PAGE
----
The Chairman of Ghana’s Public Interest Accountability Committee (PIAC), Dr Steve Manteaw, has called for the reviewal of oil revenue being used to fund high scholars.
Speaking at forum of editors and journalists of some selected Ghanaian media houses on Saturday, 24 August 2019, at Senchi in the Eastern Region, Yaw stated that although the Free Senior High School policy has been widely hailed, it is simply unsustainable. While acknowledging the benefits associated with it, such as increasing enrolment at the secondary school level, he said its sustainability could not be guaranteed by using proceeds from crude oil to fund it.
Dr Manteaw Yaw said there should be a review on the funding mechanism because if there is a fall in oil prices at the world market as it happened in 2015 and 2016, the government will be unable to send the children to school.
He said in 2014, oil prices soared close to 100 dollars per barrel and the country realized an amount of 900 million dollars.
However, the trend changed as oil prices fell to their lowest ebb at 27 dollars per barrel, reducing the total revenue to 200 million dollars.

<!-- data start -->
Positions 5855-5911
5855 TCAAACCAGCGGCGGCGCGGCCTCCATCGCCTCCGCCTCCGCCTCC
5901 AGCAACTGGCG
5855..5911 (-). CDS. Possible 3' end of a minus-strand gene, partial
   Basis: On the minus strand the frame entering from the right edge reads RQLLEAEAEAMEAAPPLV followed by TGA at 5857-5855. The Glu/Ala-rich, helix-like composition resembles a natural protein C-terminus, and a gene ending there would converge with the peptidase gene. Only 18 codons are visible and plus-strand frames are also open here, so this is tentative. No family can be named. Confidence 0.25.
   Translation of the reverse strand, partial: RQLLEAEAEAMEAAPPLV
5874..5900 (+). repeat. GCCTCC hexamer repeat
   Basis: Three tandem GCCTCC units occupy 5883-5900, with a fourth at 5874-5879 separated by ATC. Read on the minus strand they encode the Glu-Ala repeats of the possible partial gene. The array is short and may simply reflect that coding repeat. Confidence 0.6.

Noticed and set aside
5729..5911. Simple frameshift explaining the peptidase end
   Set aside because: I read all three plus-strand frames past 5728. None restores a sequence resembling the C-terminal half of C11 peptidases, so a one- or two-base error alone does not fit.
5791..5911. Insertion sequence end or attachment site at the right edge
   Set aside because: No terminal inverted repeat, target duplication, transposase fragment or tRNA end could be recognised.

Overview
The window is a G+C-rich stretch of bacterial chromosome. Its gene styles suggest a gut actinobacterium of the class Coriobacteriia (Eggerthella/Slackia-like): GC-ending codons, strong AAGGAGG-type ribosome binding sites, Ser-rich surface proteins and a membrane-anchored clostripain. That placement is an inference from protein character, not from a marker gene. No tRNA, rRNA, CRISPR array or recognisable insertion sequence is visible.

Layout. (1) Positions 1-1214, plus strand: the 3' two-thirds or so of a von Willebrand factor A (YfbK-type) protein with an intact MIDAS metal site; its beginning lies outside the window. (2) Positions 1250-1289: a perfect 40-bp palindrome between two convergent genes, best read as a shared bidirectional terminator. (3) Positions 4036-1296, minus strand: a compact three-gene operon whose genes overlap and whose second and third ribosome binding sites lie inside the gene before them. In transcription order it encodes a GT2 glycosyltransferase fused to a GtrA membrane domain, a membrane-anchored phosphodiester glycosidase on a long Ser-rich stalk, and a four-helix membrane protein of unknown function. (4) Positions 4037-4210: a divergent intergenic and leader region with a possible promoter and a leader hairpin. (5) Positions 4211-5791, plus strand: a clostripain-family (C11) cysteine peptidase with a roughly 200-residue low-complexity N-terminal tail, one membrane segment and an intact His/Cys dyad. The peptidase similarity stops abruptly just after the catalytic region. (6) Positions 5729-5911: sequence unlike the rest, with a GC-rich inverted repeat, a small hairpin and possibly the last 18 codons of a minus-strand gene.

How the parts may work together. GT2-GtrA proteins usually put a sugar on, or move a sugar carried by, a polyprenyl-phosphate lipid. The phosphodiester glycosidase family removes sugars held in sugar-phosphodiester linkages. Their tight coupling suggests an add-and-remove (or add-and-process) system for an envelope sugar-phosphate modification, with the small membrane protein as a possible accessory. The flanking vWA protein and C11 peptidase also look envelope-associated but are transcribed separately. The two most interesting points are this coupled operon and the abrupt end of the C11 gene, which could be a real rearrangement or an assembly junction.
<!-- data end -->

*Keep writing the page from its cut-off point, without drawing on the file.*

According to Dr Manteaw Yaw, the fluctuation in crude oil prices presents a great challenge to the free senior high school education policy and said it it was high time government reviewed the policy to meet external shocks in the future.
The PIAC Chairman therefore suggested that other public and private entities which are already supporting students with scholarship be brought on board to assist in financing the policy.
For instance, he mentioned the Ghana Cocoa Board (COCOB) and the Ghana National Petroleum Corporation (GNPC) which are already sponsoring students on scholarship could be brought on board to support the policy.
PIAC is a civil society organisation that is championing the cause of using oil revenue by government to the benefit of all Ghanaians.
The government of the New Patriotic Party (NPP), headed by President Nana Addo Dankwa Akufo Addo, introduced the free Senior High School education in September 2017 in fulfilment of a 2016 election campaign promise.
The programme has been hailed by some Ghanaians, but its implementation is affecting other sectors such as health and construction, among others, as all its funds are allegedly channelled to the education sector.
Other institutions have also called for a review of the policy to enable those who can afford their children’s school fees to pay but government is adamant that it should be footing the scholarship bills